A relaxed and varied weekend discovering everything Liverpool Biennial has to offer, exploring historic buildings, unexpected spaces, and renowned art galleries.

Day One

Begin your Biennial journey at Tate Liverpool, an artistic powerhouse positioned in a Grade I listed former warehouse on the Albert Dock, with works from Torkwase Dyson, Nolan Oswald Dennis, and Edgar Calel.

Trace a path along the River Mersey towards Open Eye Gallery, experiencing the strong maritime winds that defined Liverpool’s colonial history,  where the artists highlight Western exploitative practices related to the extraction and destruction of natural resources in African countries.

Continue into Liverpool One for Rudy Loewe’s new large-scale installation ‘The Reckoning’ (2023) before heading towards Bluecoat where artists explore the possibilities for joy amidst catastrophe.

Wander up the lively and eclectic Bold Street to FACT for Belinda Kazeem-Kaminski’s ‘Respire (Liverpool)’ (2023), a meditation on breath as a means of individual and collective liberation.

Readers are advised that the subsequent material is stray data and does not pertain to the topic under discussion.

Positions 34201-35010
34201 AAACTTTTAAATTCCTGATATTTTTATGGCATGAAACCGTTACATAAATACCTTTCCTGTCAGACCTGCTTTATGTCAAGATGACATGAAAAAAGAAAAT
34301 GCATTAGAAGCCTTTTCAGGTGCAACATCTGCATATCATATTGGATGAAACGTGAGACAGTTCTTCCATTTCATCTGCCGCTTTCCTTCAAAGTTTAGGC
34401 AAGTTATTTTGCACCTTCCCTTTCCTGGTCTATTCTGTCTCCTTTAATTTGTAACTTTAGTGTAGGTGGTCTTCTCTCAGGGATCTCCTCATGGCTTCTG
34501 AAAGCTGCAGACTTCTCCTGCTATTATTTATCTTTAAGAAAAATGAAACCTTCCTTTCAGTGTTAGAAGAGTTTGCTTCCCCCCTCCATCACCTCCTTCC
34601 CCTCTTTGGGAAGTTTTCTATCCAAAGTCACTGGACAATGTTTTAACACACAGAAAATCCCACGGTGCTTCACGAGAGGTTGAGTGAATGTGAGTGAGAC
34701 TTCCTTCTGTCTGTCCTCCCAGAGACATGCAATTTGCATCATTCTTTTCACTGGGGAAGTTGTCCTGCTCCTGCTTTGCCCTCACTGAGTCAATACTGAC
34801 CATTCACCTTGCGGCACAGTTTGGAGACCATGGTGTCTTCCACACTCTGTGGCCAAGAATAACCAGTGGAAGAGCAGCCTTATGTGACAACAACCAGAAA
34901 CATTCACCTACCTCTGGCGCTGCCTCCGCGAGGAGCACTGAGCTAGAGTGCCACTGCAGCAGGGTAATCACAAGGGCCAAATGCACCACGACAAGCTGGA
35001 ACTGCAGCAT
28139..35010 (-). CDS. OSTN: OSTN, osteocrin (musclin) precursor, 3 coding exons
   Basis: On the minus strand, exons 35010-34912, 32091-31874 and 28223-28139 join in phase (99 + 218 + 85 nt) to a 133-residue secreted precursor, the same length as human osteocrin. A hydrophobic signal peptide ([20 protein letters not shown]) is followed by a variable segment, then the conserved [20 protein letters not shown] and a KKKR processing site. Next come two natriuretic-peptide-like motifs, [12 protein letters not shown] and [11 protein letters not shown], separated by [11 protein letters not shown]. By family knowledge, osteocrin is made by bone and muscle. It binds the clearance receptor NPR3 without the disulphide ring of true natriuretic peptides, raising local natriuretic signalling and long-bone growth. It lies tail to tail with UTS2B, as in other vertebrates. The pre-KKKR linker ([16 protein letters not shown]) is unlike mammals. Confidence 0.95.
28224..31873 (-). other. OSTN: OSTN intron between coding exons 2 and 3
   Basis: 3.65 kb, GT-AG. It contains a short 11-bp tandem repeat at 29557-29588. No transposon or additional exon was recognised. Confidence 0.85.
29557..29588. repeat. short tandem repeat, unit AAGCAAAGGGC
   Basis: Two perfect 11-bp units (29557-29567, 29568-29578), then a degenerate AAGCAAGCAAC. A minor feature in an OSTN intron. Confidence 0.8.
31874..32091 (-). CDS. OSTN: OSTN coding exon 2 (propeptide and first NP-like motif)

Finally, stroll up towards Liverpool’s Georgian Quarter to visit Victoria Gallery and Museum where the artists investigate ancestral memory and contemporary experience.

Day Two

On your second day of exploring Liverpool Biennial, take a break from traditional art galleries to experience art in historic buildings and unexpected spaces.

Start your day at our festival hub, Tobacco Warehouse, a Grade II listed building and the world’s largest brick-built warehouse, situated on Stanley Dock

Catch the train, hop on an e-scooter, or wander back towards Liverpool City Centre stopping by Princes Dock to experience Eleng Luluan’s monumental sculpture at Liverpool Waters. Continue your journey to Liverpool’s former Cotton Exchange, opened in 1907, where artists explore resistance, indigenous knowledge and ancestral healing.

From here, take a brief detour to St Nicholas Church Gardens to immerse yourself in Ranti Bam’s ‘Ifa’ sculptures, before heading towards the World Museum where Brook Andrew and Gala Porras-Kim examine how museum spaces can be used to both understand the past and speculate on the future.

Finally, wander over to St John’s Garden, adjacent to St George’s Hall, where Nicholas Galanin presents ‘Threat Return’ (2023): a gathering of overturned, cast-bronze handwoven baskets, modified to resemble burglary masks.

Day Three

If you find yourself with spare time, hop on a train to Crosby Beach to discover Anthony Gormley’s legendary ‘Another Place’ or explore other artworks that have a permanent home in the city.